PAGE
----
dipyridamole

A drug that prevents blood cell clumping and enhances the effectiveness of fluorouracil and other chemotherapeutic agents.

disease progression

Cancer that continues to grow or spread.

disease-free survival

Length of time after treatment during which no cancer is found. Can be reported for an individual patient or for a study population.

disease-specific survival

The percentage of subjects in a study who have survived a particular disease for a defined period of time. Usually reported as time since diagnosis or treatment. In calculating this percentage, only deaths from the disease being studied are counted. Subjects who died from some other cause are not included in the calculation.

disorder (diss-ORE-der)

In medicine, a disturbance of normal functioning of the mind or body. Disorders may be caused by genetic factors, disease, or trauma.

disseminate (dih-SEM-ih-NATE)

Scatter or distribute over a large area or range.

distal

In medicine, refers to a part of the body that is farther away from the center of the body than another part. For example, the fingers are distal to the shoulder. The opposite is proximal.

distal pancreatectomy

Removal of the body and tail of the pancreas.

distant cancer

Refers to cancer that has spread from the original (primary) tumor to distant organs or distant lymph nodes. Also known as distant metastasis.

distant metastasis

Refers to cancer that has spread from the original (primary) tumor to distant organs or distant lymph nodes. Also known as distant cancer.

distraction

In medicine, a pain relief method that takes the patient's attention away from the pain.

disulfiram

A drug that slows the metabolism of retinoids, allowing them to act over a longer period of time.

diuretic

A drug that increases the production of urine.

diverticulosis

A condition marked by small sacs or pouches (diverticula) in the walls of an organ such as the stomach or colon. These sacs can become inflamed and cause a condition called diverticulitis, which may be a risk factor for certain types of cancer.

DJ-927

A substance that is being studied in the treatment of cancer. It belongs to the family of drugs called taxane derivatives.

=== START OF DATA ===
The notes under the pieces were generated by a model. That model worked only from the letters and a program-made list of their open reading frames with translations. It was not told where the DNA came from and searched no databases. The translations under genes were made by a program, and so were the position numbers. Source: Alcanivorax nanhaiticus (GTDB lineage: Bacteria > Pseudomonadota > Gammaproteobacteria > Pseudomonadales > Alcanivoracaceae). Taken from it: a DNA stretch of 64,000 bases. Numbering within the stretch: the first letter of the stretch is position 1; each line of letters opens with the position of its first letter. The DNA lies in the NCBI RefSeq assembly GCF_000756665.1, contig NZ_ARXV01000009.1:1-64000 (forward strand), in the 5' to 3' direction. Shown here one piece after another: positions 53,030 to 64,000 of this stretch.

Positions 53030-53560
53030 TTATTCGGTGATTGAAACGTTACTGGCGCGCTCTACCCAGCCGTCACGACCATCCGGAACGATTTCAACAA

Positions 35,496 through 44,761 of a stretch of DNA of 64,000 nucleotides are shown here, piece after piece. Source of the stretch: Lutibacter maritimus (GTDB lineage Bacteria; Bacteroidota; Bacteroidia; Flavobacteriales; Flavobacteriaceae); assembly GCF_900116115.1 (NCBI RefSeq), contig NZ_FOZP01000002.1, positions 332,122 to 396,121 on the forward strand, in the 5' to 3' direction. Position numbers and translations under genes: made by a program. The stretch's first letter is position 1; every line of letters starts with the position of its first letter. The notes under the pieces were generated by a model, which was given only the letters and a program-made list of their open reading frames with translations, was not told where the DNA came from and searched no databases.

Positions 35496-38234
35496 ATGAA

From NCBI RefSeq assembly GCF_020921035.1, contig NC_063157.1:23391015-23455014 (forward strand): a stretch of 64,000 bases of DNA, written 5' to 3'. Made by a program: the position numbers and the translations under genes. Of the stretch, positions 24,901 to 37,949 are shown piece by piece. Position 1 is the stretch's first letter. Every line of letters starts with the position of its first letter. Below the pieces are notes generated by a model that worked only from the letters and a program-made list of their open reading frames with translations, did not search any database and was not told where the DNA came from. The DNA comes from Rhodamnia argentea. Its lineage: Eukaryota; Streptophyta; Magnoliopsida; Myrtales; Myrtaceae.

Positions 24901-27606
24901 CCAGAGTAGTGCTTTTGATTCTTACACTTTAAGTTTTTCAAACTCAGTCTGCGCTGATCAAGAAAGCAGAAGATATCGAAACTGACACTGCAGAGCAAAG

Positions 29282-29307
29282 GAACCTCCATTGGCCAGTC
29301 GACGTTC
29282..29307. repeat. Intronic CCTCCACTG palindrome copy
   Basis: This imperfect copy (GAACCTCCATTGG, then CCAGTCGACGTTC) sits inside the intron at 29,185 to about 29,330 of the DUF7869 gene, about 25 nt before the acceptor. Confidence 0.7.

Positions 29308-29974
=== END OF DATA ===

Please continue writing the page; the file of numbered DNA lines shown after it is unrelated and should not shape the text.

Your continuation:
DNA

Deoxyribonucleic acid. The molecules inside cells that carry genetic information and pass it from one generation to the next.

DNR order

Do not resuscitate order. A type of advance directive in which a person states that healthcare providers should not perform cardiopulmonary resuscitation (restarting the heart) if his or her heart or breathing stops.

do not resuscitate order (.ree-SUH-sih-TAYT.)

DNR order. A type of advance directive in which a person states that healthcare providers should not perform cardiopulmonary resuscitation (restarting the heart) if his or her heart or breathing stops.

docetaxel

An anticancer drug that belongs to the family of drugs called mitotic inhibitors.

dock

Rumex acetosella. A plant that has been used in some cultures to treat certain medical problems. It may have anticancer effects. Also called sheep sorrel and sorrel.

dolasetron

A drug that prevents or reduces nausea and vomiting. It belongs to the family of drugs called antiemetics.

dolastatin 10

An anticancer drug that belongs to the family of drugs called mitotic inhibitors.

donepezil

A drug used in the treatment of Alzheimer's disease. It belongs to the family of drugs called cholinesterase inhibitors. It is being studied in the treatment of side effects caused by radiation therapy to the brain.

dose

The amount of medicine taken, or radiation given, at one time.

dose-dense chemotherapy

A chemotherapy treatment plan in which drugs are given with less time between treatments than in a standard chemotherapy treatment plan.

dose-dependent

Refers to the effects of treatment with a drug. If the effects change when the dose of the drug is changed, the effects are said to be dose-dependent.

dose-limiting

Describes side effects of a drug or other treatment that are serious enough to prevent an increase in dose or level of that treatment.

dose-rate

The strength of a treatment given over a period of time.

dosimetrist do-SIM-uh-trist

A person who determines the proper radiation dose for treatment.

double-blinded

A clinical trial in which neither the medical staff nor the person knows which of several possible therapies the person is receiving.

double-contrast barium enema

A procedure in which x-rays of the colon and rectum are taken after a liquid containing barium is put into the rectum. Barium is a silver-white metallic compound that outlines the colon and rectum on an x-ray and helps show abnormalities. Air is put into the rectum and colon to further enhance the x-ray.

doubling time (DUH-bling...)

In biology, the amount of time it takes for one cell to divide or for a group of cells (such as a tumor) to double in size. The doubling time is different for different kinds of cancer cells or tumors.

douche (DOOSH)

A procedure in which water or a medicated solution is used to clean the vagina and cervix.

Down syndrome

A disorder caused by the presence of an extra chromosome 21 and characterized by mental retardation and distinguishing physical features.

doxercalciferol

A substance that is being studied in the prevention of recurrent prostate cancer. It belongs to the family of drugs called vitamin D analogs.

doxorubicin

An anticancer drug that belongs to the family of drugs called antitumor antibiotics. It is an anthracycline. Also called Adriamycin.

doxycycline

An antibiotic drug used to treat infection.

DPA